Naturally, every good plan also needs a place to put into action. Most guides will recommend a quiet room with no distractions, though if you have a family, roommates, or even a fussy pet pestering you for food, that might be a little harder to achieve. Either way, a clear desk or table, headphones plugged into some relaxing or up-tempo music (ideally instrumental), and the phone switched to ‘do not disturb’ is a great start. It’s also useful if you have a separate break space, so you can get away from your desk and enjoy some genuine downtime.

Though some students prefer to study alone, it might also be an idea to pair up with your fellow students. With a study buddy, you can help motivate each other, discuss difficult issues, and also have question-and-answer sessions to test each other. Studying in pairs or larger groups also gives you the opportunity to help each other with parts of the syllabus where you are struggling. Often, teaching others is a great way to find out if you really know the subject well enough yourself and to clarify your ideas. In addition, studying with others can also be an enjoyable social occasion; after all, there’s nothing wrong with a little chat between revision sessions, as long as you keep your eyes on the ultimate goal!

Additional gains

In addition to the basics – plan, place, and practice – additional factors can make a big difference. The first thing to admit is that while comfort food, energy drinks, and 11 rounds of coffee might get you through a single-night cramming session, that kind of approach is never going to be sustainable over the time period needed to prepare for a final exam as a nurse practitioner. Instead, you’ll be far better off establishing a healthy, balanced diet with set routines and a few rewards thrown in. A bowl of fruit or nuts after two hours of study is a great way to motivate yourself to keep going. Okay, maybe even a delicious tub of ice cream after a four-hour session is justified, too!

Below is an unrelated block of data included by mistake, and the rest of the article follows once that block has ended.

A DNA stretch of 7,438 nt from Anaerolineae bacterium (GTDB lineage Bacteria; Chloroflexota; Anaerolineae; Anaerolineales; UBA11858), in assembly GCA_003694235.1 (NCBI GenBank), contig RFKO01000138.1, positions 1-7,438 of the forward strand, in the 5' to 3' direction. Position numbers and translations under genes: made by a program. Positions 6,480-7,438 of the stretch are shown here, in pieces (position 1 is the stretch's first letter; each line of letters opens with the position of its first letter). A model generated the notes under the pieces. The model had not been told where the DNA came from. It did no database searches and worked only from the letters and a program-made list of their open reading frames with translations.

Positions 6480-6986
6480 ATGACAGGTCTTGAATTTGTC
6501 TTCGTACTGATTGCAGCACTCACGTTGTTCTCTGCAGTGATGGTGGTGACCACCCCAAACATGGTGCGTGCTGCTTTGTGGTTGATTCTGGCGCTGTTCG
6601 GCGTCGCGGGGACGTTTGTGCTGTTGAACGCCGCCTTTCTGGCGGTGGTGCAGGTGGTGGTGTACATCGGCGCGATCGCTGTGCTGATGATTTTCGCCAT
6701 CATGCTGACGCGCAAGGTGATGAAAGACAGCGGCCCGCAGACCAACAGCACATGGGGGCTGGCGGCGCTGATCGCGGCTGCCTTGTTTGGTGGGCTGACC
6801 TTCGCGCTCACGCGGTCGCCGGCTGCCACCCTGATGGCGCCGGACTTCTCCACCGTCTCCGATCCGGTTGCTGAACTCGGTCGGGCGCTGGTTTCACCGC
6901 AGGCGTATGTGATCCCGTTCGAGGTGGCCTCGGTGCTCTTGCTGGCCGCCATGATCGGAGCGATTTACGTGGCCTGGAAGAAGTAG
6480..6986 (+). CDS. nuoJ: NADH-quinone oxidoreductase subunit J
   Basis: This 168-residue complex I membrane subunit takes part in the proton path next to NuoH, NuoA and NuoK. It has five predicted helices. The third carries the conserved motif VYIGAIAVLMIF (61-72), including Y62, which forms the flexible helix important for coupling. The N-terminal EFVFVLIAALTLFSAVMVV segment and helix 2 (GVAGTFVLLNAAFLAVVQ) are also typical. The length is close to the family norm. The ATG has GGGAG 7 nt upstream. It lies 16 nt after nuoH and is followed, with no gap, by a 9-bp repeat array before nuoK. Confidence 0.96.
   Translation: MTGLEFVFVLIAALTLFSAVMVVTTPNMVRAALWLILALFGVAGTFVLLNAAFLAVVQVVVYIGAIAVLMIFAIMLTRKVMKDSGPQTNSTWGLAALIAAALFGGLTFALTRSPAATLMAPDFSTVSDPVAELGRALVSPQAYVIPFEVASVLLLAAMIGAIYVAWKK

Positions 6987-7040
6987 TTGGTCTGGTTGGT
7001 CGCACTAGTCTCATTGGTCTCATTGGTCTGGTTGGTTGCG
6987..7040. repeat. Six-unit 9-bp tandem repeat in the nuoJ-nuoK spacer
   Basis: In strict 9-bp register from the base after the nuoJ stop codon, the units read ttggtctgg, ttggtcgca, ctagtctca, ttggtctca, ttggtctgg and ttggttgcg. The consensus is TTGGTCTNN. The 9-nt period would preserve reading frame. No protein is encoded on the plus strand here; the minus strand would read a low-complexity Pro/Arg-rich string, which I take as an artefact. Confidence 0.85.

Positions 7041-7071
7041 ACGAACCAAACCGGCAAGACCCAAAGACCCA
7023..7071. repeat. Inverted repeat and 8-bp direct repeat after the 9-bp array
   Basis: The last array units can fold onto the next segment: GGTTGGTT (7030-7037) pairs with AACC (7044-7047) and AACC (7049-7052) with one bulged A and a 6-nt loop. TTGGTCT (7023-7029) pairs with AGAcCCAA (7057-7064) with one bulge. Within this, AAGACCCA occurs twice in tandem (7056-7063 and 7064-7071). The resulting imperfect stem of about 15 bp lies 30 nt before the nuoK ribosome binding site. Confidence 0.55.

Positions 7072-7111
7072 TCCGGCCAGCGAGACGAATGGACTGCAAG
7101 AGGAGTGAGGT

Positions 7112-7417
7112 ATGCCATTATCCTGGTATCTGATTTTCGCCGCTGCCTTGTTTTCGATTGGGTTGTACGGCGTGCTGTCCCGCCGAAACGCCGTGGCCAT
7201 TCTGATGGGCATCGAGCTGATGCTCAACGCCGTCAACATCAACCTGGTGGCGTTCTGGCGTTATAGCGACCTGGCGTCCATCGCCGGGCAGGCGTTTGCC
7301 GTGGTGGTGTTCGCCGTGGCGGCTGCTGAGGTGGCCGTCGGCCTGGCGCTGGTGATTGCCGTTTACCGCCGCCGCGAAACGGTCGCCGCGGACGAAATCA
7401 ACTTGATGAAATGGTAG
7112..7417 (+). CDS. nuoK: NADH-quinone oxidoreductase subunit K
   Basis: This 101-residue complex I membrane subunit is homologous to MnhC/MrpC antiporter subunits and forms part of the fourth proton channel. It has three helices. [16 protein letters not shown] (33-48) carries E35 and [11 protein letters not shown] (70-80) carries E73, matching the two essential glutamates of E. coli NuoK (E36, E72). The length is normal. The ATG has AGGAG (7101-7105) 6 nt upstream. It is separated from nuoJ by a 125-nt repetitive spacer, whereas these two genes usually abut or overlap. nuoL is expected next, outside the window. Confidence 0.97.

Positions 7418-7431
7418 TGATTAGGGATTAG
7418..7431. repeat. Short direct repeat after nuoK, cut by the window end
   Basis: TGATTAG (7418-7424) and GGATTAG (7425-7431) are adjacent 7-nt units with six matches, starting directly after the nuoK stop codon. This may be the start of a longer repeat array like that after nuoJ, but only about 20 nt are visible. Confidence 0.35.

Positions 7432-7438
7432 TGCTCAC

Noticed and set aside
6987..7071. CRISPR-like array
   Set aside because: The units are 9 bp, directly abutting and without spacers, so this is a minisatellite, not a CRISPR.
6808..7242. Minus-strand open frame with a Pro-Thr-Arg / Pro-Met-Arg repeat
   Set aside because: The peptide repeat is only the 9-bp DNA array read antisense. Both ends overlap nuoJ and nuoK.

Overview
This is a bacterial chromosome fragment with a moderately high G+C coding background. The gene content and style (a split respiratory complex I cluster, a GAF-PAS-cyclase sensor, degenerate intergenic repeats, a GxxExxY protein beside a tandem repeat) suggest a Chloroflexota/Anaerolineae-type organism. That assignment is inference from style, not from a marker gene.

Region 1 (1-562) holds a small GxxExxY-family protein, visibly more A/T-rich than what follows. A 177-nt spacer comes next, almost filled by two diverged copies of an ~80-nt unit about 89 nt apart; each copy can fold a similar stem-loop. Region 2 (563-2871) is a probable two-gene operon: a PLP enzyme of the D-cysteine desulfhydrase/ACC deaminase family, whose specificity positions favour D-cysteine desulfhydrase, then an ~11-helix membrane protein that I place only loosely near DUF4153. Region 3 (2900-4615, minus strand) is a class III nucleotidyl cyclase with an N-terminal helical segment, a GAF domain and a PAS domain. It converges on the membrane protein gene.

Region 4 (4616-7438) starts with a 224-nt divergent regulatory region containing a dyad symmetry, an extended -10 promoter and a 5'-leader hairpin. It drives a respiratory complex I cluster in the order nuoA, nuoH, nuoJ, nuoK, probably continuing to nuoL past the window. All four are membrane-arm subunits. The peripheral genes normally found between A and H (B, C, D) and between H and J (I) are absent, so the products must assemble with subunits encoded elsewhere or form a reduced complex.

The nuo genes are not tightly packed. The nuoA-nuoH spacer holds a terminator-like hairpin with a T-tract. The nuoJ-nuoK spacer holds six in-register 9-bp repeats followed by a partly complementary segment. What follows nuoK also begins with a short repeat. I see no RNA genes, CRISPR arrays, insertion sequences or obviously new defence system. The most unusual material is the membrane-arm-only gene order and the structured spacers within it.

It’s also important to get enough sleep. When your life is this packed, it can feel like staying up all hours of the night is a necessity—there’s just no other way to fit everything in. At the same time, it’s worth acknowledging that often, burning the midnight candle will make it much harder to concentrate the following day and that any time gained is just lost later on. It’s also important to keep exercising; even a 15-minute run around the block or a quick squat and sit-up session can give you an energy boost and aid concentration.

It’s also worth bearing in mind just how stressful finals time can be, particularly if you have a job to do, kids to look after, or any other major responsibilities. While it’s definitely important to find some time for yourself—as impossible as that may seem—there are also a number of techniques that can help you stay on top of things. Meditation or yoga, for example, can be excellent ways of maintaining calm and helping you prepare mentally for the exam.

Eyes on the prize

Probably more than anything else, the main thing is to focus on the end goal. The final exam to qualify as a nurse practitioner is the culmination of many years of hard work and study and the last main staging post before you can finally embark on a long career in your chosen profession. Visualizing that goal can be a great way of motivating yourself while keeping things in perspective. Even the worst-case scenario of failing the exam will not stop you from becoming a nurse; merely delay it for a few months. Similarly, passing the exam and completing your degree is an achievement that you will be able to look back on with fondness and pride for the rest of your life.

No matter how daunting it might appear, the final exam is a chance to show off what you know and ensure you are truly ready to be a great NP. After all, passing the final exam requires exactly the same qualities as being a successful nurse practitioner: dedication, perseverance, and an in-depth knowledge of medicine. As such, the preparation you undergo in this period will stand you in excellent stead to help as many patients as possible and enjoy a bright and positive career in healthcare.